TL:DR Bit by a dog, went in to septic shock. Shorter term physical recovery is possible. The mental recovery can take months or even years.
I developed DIC after an emergent c-section the summer of 2020. It was discovered about 16 hours after my c-section that I had been bleeding within my uterus all day. Throughout the day I lost 75% of my blood volume. I had an emergency hysterectomy, but they ran out of blood so they packed my wound and put me on a helicopter to another hospital. I left with a walker and barely able to hold my 5 pound baby or shower myself. Also had serious stutter and memory problems, I still struggle a bit with both and have PTSD. I've had to have three other surgeries since. I ended up tearing my acl the following summer due to weakness in my legs (I didn't have any therapies when I came home from the hospital.) I had to end up having both ovaries removed by january this year. All of my abdominal organs are completely stuck together and full of adhesions, so I have issues with abdominal pain, digestion problems, fatigue, and back pain. Life has been so very different since and I've been searching for anyone who has had long term symptoms of their DIC.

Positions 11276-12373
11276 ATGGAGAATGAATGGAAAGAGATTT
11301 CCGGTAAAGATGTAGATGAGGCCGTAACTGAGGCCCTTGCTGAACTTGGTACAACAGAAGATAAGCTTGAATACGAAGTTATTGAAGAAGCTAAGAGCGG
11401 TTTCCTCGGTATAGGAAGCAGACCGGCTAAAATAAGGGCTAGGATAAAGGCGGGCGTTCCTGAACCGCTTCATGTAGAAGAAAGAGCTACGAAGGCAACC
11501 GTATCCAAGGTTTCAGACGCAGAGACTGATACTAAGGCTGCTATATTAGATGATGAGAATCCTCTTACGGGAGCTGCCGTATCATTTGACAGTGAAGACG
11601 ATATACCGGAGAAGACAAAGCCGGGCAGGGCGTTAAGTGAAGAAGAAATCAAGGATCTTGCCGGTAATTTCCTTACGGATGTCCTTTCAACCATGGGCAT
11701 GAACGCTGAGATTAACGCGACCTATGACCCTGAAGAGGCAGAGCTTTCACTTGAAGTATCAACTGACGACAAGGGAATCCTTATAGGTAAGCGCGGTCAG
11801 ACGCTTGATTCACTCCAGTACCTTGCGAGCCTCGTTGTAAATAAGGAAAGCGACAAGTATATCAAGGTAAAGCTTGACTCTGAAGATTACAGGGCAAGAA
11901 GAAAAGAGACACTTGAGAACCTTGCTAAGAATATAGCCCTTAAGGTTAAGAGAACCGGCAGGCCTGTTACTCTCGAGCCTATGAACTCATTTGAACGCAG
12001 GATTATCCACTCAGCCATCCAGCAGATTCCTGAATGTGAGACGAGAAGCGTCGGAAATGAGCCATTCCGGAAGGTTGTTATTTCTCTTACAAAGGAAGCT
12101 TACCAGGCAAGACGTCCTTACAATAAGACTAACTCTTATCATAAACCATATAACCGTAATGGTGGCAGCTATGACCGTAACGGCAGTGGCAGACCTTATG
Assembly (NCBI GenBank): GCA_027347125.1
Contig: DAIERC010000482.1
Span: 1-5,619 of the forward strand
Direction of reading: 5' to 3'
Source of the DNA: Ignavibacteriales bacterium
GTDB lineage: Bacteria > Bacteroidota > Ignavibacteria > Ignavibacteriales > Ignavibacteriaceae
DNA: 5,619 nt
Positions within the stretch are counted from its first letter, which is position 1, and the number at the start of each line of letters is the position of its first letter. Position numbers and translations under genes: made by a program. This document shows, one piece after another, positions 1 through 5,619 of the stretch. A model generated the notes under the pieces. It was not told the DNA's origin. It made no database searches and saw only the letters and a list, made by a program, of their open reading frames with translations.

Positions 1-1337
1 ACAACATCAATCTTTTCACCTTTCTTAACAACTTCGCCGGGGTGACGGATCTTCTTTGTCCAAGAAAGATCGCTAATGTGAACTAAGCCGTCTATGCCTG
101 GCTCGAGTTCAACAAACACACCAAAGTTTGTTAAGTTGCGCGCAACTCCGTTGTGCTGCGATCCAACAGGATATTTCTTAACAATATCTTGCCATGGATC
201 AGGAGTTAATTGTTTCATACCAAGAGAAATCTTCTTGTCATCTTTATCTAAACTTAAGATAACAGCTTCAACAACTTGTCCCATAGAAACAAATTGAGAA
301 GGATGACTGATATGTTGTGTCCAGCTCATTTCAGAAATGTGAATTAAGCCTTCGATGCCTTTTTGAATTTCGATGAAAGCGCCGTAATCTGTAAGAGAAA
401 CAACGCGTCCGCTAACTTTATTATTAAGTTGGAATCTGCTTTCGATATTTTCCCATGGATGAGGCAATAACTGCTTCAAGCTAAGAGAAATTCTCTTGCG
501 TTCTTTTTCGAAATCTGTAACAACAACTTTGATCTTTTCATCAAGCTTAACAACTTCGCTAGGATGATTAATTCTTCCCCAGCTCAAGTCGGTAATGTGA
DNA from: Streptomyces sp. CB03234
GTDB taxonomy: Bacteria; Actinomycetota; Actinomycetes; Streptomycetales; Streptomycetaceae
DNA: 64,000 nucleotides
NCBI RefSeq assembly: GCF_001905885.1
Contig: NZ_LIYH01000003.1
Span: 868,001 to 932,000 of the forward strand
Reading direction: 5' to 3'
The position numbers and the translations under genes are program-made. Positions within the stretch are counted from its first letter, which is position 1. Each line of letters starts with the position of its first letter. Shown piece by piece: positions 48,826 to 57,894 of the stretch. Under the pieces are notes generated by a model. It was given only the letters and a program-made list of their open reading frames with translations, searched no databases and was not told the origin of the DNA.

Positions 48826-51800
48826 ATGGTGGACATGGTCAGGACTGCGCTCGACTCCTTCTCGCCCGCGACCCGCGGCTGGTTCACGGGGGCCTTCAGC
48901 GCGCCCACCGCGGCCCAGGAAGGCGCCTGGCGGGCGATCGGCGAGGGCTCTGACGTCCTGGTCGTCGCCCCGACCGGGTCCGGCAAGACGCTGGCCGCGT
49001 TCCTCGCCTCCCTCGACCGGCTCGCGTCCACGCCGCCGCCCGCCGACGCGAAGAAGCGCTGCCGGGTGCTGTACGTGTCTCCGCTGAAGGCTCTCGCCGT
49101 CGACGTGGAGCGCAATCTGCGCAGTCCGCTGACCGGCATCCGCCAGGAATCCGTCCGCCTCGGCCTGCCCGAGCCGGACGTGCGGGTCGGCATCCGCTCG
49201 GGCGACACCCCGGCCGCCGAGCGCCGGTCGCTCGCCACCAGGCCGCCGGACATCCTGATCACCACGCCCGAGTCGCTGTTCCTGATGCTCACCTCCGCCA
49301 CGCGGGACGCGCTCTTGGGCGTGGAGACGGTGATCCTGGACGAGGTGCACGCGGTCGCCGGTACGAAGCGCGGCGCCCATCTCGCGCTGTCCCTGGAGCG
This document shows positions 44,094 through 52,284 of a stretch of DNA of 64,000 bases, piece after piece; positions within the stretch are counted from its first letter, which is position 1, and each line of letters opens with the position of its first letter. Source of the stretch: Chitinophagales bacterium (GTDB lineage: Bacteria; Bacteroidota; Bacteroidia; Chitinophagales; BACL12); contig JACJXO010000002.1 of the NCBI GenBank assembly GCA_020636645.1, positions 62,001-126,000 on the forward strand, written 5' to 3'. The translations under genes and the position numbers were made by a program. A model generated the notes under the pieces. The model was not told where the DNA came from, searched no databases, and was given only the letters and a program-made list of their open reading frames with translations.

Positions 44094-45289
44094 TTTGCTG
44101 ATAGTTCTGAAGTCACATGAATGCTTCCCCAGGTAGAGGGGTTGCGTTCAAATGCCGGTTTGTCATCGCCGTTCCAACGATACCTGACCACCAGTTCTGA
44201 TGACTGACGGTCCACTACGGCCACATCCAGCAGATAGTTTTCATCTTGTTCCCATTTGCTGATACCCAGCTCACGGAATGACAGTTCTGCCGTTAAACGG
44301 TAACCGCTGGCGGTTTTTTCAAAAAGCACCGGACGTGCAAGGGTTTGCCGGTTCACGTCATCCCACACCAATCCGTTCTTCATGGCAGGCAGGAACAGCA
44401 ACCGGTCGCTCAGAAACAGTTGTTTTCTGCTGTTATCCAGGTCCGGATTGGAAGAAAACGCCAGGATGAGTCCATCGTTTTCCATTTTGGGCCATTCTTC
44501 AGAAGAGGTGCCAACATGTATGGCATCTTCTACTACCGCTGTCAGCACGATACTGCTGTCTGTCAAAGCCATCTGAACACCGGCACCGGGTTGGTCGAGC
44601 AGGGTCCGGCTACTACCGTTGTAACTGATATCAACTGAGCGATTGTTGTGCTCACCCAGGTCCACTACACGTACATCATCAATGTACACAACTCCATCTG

Welcome, @kbreder. I'd like to bring @amandacgrow and @kristap31 into this discussion. While they may not have experience with disseminated intravascular coagulation (DIC), they have experience with serious illness at the birth of a child. I think they will also related to the PTSD feelings. Kbreder, were you in ICU too?
I'm so sorry to hear of the complications you've had. Did your healthcare team find the underlying condition that caused you to develop DIC? Are you in the care of specialists who understand DIC? And how's that little baby of yours who is almost 2 years old?